AllVotesCount.org Launches Absentee Voting Campaign

With reports indicating that the State of Florida will be critical in determining the outcome of the 2004 presidential election, and that electronic voting has produced high voter error rates during recent elections, AllVotesCount.org, a web site devoted to encouraging all voters to exercise their right to vote absentee in order to ensure a paper record of the voting, has launched an absentee voting campaign urging residents of Florida and elsewhere not to take the chance that their vote will be lost or deleted by the computers, but to vote absentee instead.

Why vote absentee? Absentee votes create a verifiable paper record, so you won't lose your vote to electronic wizardry. This is a serious concern especially for localities using touch screen machines, which can lose voting records, as reported by CNN, and the South Florida Sun Sentinel, which said "Counties with touch screen voting devices had 8 times as many voters who failed to cast ballots during the recent presidential primary, compared to ones using optical scanning of paper ballots."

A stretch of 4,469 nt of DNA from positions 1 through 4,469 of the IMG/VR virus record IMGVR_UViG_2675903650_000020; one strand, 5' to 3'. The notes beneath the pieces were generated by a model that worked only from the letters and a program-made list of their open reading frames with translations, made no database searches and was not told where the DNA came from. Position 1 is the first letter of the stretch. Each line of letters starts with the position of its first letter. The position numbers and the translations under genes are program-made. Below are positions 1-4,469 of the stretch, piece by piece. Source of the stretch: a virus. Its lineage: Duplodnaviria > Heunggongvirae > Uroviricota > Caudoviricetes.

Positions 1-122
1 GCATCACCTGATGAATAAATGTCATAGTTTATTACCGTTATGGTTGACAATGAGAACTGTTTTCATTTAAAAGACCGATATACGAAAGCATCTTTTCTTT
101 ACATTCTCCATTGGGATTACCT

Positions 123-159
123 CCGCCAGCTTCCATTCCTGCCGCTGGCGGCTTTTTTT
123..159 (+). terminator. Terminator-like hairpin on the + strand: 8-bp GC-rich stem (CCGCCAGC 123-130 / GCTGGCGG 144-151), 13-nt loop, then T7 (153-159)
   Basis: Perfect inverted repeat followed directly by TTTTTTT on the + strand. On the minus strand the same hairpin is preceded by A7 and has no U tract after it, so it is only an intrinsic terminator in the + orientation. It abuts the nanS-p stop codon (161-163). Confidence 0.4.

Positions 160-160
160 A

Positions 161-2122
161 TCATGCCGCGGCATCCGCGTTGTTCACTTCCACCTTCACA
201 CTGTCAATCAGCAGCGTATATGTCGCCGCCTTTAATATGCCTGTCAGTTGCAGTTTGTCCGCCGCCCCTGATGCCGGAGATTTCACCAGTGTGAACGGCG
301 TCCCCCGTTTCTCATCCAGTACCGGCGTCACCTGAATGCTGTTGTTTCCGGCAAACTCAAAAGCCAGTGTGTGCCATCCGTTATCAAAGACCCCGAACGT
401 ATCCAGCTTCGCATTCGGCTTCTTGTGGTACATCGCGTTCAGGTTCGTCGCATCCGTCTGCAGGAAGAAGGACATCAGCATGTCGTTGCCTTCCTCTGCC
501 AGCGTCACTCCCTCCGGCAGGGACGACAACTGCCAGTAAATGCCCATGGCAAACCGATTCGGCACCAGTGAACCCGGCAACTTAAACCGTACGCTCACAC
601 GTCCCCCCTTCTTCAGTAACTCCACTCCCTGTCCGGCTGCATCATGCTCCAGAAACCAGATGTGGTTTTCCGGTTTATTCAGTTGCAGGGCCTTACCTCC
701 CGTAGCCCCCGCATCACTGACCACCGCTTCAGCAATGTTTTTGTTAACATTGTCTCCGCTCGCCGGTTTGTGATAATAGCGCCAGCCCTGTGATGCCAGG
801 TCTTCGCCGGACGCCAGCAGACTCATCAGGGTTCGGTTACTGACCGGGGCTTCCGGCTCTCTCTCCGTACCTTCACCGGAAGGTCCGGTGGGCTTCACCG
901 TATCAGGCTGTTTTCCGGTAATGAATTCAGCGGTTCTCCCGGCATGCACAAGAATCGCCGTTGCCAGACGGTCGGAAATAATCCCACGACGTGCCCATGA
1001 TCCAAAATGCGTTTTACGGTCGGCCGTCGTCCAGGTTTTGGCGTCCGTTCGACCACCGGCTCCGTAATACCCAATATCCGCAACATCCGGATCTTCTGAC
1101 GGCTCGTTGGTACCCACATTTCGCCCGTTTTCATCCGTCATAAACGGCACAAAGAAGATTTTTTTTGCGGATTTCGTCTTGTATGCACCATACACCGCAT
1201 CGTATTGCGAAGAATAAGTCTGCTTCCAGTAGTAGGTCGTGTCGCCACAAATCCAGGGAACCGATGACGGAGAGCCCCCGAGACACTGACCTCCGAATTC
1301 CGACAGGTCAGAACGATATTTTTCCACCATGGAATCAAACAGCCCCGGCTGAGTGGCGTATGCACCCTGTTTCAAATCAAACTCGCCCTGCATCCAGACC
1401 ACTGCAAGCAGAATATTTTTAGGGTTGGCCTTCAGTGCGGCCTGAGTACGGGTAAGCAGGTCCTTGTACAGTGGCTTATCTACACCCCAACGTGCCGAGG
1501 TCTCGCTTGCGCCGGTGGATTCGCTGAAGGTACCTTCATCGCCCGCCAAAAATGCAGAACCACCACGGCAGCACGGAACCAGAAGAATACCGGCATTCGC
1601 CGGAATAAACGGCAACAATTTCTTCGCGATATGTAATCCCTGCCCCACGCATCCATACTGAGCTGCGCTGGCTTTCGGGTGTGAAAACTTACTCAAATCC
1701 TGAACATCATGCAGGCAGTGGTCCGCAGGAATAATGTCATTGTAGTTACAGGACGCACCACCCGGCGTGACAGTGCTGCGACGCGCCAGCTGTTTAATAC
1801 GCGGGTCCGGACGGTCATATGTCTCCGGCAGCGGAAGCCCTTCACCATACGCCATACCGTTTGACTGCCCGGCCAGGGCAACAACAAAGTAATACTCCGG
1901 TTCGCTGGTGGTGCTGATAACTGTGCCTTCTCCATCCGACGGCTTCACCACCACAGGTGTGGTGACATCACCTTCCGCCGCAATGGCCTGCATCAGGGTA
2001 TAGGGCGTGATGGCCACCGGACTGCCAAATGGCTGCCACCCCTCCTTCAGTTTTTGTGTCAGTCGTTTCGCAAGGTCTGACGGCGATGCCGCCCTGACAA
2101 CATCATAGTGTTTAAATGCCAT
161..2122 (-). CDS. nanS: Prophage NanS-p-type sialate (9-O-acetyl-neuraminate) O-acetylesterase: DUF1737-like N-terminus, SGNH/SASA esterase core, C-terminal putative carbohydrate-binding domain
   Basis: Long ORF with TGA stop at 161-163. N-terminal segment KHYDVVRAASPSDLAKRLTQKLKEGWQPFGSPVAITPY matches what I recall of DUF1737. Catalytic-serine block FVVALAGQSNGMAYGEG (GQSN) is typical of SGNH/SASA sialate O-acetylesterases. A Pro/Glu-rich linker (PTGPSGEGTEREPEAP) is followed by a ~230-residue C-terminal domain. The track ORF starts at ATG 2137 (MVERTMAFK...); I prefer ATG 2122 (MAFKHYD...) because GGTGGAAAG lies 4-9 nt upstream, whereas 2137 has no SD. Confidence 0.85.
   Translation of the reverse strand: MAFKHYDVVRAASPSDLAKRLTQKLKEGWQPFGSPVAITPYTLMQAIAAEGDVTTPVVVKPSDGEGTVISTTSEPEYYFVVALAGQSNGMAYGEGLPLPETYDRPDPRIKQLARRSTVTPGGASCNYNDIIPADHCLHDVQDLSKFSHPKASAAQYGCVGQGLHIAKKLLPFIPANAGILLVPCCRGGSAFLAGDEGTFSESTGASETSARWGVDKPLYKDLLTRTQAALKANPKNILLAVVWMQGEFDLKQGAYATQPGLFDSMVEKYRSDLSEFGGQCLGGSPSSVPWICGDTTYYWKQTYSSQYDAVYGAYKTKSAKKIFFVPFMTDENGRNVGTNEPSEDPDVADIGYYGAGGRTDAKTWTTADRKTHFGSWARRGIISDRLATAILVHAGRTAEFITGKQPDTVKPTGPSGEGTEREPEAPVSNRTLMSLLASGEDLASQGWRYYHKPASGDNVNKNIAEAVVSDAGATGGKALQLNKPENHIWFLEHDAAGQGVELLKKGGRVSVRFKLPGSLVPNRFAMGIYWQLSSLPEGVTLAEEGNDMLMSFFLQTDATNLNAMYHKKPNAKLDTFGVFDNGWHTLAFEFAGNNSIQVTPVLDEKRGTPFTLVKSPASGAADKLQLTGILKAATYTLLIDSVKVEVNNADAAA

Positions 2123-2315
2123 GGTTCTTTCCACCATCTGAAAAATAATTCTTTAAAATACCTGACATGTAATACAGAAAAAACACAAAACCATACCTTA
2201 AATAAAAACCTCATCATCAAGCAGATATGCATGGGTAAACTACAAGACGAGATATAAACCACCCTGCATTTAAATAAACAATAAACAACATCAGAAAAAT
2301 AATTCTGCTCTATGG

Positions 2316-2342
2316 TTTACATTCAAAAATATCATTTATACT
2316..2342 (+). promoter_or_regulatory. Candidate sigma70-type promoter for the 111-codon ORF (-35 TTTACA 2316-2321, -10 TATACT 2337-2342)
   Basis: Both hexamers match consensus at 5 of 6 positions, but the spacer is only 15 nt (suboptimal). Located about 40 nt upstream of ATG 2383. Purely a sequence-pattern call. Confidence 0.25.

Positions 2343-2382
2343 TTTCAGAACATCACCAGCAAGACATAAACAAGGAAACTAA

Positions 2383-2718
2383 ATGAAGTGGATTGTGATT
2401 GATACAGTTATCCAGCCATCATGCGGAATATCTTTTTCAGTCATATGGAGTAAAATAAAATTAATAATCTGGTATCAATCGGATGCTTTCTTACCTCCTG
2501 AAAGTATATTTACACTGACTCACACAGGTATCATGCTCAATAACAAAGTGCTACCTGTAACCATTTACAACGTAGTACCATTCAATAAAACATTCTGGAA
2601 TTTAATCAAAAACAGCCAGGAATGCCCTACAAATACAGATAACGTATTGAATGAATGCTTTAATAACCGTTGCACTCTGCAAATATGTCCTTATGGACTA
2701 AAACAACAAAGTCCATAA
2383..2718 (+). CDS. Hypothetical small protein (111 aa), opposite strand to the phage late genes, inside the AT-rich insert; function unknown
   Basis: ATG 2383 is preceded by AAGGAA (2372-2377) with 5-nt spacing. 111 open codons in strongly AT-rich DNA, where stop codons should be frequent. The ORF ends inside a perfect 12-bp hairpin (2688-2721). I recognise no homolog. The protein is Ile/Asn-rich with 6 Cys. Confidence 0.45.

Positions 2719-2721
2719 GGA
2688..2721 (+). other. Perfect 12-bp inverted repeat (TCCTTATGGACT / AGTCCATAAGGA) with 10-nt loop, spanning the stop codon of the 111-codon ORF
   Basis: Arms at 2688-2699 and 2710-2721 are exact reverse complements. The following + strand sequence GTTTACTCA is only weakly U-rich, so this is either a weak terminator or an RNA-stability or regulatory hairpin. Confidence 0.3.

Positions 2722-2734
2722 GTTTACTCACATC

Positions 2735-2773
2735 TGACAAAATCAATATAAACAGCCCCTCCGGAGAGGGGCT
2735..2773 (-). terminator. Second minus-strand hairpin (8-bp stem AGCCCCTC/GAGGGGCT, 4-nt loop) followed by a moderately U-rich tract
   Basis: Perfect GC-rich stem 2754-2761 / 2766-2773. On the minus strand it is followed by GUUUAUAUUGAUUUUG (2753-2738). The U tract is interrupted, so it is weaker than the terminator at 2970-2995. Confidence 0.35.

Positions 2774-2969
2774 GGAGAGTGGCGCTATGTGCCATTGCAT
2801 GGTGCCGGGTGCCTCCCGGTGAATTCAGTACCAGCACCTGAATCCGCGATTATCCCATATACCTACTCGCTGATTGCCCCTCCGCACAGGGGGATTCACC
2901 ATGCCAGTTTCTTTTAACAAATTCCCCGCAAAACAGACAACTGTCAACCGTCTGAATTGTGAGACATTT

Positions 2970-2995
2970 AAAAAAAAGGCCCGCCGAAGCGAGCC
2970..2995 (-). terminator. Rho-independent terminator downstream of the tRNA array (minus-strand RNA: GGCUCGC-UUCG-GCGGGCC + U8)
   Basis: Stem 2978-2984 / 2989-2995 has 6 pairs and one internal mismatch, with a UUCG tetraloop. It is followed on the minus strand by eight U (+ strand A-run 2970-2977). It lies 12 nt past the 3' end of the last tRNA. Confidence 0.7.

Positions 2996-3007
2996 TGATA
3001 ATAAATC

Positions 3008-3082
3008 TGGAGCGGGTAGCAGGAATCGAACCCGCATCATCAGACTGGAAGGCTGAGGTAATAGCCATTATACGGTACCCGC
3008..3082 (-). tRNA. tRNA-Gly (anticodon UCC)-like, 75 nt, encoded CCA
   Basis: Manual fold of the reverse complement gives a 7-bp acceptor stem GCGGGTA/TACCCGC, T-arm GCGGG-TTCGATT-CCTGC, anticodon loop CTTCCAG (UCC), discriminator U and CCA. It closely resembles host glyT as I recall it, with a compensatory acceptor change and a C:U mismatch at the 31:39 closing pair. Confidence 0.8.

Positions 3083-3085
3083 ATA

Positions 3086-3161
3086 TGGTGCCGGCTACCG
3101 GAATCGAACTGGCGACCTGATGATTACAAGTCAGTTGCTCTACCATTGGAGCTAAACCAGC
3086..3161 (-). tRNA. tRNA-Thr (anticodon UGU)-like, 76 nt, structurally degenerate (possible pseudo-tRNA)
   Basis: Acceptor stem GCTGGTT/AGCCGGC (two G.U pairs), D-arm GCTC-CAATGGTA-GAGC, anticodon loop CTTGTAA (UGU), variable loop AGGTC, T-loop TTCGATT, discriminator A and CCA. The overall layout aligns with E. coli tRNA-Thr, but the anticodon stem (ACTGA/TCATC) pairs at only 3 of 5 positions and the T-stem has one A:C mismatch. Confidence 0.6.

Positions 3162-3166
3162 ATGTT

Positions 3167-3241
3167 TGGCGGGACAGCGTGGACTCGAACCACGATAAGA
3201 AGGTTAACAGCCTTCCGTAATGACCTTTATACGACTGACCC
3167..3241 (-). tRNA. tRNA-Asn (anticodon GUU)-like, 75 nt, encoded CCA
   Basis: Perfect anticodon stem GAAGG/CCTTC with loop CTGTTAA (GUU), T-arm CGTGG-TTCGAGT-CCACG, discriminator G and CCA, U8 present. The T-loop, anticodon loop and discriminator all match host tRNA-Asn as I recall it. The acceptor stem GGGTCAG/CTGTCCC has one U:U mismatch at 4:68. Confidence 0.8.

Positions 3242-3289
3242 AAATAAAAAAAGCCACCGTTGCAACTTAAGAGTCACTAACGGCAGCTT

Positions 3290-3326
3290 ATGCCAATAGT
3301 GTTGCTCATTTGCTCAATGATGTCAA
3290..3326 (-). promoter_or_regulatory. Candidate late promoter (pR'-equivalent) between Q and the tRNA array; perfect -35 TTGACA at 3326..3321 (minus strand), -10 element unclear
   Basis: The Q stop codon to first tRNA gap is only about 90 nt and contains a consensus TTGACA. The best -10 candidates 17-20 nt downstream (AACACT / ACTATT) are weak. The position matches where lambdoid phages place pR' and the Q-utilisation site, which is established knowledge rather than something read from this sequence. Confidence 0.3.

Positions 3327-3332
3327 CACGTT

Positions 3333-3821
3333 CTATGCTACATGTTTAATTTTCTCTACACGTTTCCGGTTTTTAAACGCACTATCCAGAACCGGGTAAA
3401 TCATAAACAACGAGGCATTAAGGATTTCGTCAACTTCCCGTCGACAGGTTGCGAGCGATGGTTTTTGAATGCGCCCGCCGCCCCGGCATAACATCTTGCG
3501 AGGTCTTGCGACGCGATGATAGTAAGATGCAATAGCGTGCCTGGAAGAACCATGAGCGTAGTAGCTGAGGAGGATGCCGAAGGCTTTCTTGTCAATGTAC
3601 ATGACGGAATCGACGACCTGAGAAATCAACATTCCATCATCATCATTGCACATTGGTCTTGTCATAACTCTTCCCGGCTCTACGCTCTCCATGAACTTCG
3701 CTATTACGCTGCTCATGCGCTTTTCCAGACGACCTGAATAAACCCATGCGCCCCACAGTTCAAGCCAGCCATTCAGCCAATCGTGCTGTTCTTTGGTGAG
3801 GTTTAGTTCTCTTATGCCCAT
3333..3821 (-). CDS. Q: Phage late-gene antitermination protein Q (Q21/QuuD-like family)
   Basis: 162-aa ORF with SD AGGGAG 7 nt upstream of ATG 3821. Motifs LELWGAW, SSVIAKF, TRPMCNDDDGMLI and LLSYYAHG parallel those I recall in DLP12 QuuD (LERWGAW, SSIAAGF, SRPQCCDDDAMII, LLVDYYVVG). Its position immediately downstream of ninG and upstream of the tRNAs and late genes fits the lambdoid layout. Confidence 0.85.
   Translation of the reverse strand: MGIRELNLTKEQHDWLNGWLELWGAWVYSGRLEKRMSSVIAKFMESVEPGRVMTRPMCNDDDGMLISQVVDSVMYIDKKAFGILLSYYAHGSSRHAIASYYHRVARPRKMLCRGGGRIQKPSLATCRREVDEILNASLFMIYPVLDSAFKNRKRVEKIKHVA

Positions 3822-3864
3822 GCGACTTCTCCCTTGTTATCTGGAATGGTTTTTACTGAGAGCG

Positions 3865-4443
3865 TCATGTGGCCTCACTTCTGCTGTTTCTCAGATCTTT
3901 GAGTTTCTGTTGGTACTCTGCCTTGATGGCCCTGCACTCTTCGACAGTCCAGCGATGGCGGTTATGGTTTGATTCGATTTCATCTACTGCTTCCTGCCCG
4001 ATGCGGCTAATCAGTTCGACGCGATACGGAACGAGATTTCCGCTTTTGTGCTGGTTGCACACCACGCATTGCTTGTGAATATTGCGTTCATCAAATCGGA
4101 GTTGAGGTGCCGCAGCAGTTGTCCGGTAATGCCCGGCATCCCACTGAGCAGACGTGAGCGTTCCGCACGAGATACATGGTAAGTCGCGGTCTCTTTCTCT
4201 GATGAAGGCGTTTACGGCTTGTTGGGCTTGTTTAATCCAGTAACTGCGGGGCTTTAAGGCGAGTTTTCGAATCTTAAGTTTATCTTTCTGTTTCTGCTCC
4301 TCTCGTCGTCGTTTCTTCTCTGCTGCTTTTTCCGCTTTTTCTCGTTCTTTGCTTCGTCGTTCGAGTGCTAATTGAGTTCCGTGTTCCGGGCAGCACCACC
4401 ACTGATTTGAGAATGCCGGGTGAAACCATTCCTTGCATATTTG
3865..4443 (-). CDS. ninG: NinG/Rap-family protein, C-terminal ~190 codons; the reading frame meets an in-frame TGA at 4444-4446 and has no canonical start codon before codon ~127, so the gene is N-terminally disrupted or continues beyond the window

These and other concerns have led Senator Bill Nelson to call upon the U.S. Justice Department and the Florida Secretary of State to conduct an independent audit of the electronic vote counting devices.

According to AllVotesCount.org creator and noted First Amendment attorney, Larry Walters, "The upcoming presidential election promises to be one of the closest in history. Therefore, the outcome may be decided by recounts or litigation pertaining to the recount efforts. It is critical that some paper record of everyone’s vote be generated, to ensure an accurate recount if necessary. That concern prompted me to launch www.AllVotesCount.org, a few months ago, encouraging everyone to vote absentee; particularly Florida voters whose votes will likely again decide the election. Amazingly, Florida has a regulation that prevents any recounting of electronic voting. That regulation is being challenged in the courts by the ACLU and others, but the easiest way to deal with this issue is for everyone to stay home on Election Day, and send in their votes via absentee ballot. Most, if not all, states permit this procedure, and it ensures that a paper record of each vote will be maintained."

"I'd suggest that everybody stay home on election day and just vote absentee," concluded Walters.